Zimbabwean PhD candidate, Bulisani Ncube, reports back on his research.

My research topic is on the impact of farmers’ seed security on household food security using Chimanimani as a case study. I have completed data entry and cleaning of 227 questionnaires of households from Chimanimani. I have begun a preliminary statistical analysis of my data focusing on the following:

  • Analysis of seed crops planted during 2015-16 season. This data includes crops planted, seed sources, amounts harvested, sold, and remaining. This was an El Nino year with below normal rainfall. The data shows that though over half of the farmers interviewed in both Chaseyama and Chukukwa planted the same seed quantities during 2015-16 compared to normal years, a large number in Chaseyama (43.4%) and Chikukwa (39.9%) also planted less. This could be pointing to seed insecurity issues during that year.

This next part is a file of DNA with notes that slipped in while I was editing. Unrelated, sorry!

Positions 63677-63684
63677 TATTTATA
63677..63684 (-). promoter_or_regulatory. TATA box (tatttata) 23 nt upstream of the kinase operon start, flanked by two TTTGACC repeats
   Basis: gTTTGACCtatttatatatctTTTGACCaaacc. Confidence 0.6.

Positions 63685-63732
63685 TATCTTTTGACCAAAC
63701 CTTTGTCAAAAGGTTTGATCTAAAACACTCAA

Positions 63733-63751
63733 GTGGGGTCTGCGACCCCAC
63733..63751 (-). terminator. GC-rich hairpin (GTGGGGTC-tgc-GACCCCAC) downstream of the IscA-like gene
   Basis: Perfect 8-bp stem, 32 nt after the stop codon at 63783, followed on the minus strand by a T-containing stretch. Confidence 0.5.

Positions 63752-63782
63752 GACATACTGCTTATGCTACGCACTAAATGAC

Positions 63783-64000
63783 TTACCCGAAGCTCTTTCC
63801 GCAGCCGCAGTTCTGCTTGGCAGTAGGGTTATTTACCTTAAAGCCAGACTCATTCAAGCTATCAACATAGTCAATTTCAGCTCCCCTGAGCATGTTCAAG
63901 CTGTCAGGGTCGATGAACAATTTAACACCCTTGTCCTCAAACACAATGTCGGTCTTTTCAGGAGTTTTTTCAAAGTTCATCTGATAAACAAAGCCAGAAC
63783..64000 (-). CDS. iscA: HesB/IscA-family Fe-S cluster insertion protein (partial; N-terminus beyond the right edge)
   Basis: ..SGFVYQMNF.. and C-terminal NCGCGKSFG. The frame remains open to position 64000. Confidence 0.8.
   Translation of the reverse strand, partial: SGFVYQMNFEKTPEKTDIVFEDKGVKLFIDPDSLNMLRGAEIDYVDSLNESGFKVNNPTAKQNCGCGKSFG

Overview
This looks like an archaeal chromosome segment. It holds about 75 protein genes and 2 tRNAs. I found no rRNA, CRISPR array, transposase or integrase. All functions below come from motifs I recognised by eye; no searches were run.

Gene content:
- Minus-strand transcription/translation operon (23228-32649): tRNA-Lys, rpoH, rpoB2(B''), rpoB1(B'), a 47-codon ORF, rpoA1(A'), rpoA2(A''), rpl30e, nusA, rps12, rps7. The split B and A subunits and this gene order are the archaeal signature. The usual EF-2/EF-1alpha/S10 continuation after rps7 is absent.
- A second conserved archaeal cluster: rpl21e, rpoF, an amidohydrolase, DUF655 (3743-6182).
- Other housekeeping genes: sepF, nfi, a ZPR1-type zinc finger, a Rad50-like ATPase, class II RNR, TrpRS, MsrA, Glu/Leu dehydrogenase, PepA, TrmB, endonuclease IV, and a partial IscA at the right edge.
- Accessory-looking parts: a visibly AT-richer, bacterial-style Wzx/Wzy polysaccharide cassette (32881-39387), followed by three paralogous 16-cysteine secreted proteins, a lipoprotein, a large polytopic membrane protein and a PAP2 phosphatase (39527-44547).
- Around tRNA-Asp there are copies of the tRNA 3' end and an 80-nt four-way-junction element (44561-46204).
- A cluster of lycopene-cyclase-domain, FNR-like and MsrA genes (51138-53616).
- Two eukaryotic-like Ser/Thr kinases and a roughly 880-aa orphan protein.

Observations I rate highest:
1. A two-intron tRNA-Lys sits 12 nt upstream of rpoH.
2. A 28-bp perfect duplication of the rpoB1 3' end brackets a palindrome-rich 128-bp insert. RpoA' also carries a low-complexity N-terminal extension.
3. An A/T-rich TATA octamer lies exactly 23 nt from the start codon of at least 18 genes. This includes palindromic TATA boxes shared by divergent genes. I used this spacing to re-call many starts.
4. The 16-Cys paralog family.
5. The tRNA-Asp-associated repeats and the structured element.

• Analysis of seed crops planted during the 2016-17 season. This data includes crops planted, seed availability (sources, quantity planted, adequacy, timeliness), access issues (ways of acquiring seed, terms of trade, income sources and other household livelihoods), and utilisation issues (seed purity, and germination). These seed security components were compared across seed sources (formal and informal seed systems).
  • Analysis of food security of households (food eaten in the past, household dietary diversity analysis, food consumption score, and household food insecurity experiences).

My next set of interviews is planned for September 2017. I hope to do the following:

  • Conduct seed market surveys with agro-dealers.
  • Conduct in-depth interviews with extension officers across the two sites.
  • Conduct historical trend analyses with farmer groups across the two sites.
  • Conduct in-depth life history interviews or oral histories with a few individual farmers selected from the household surveys.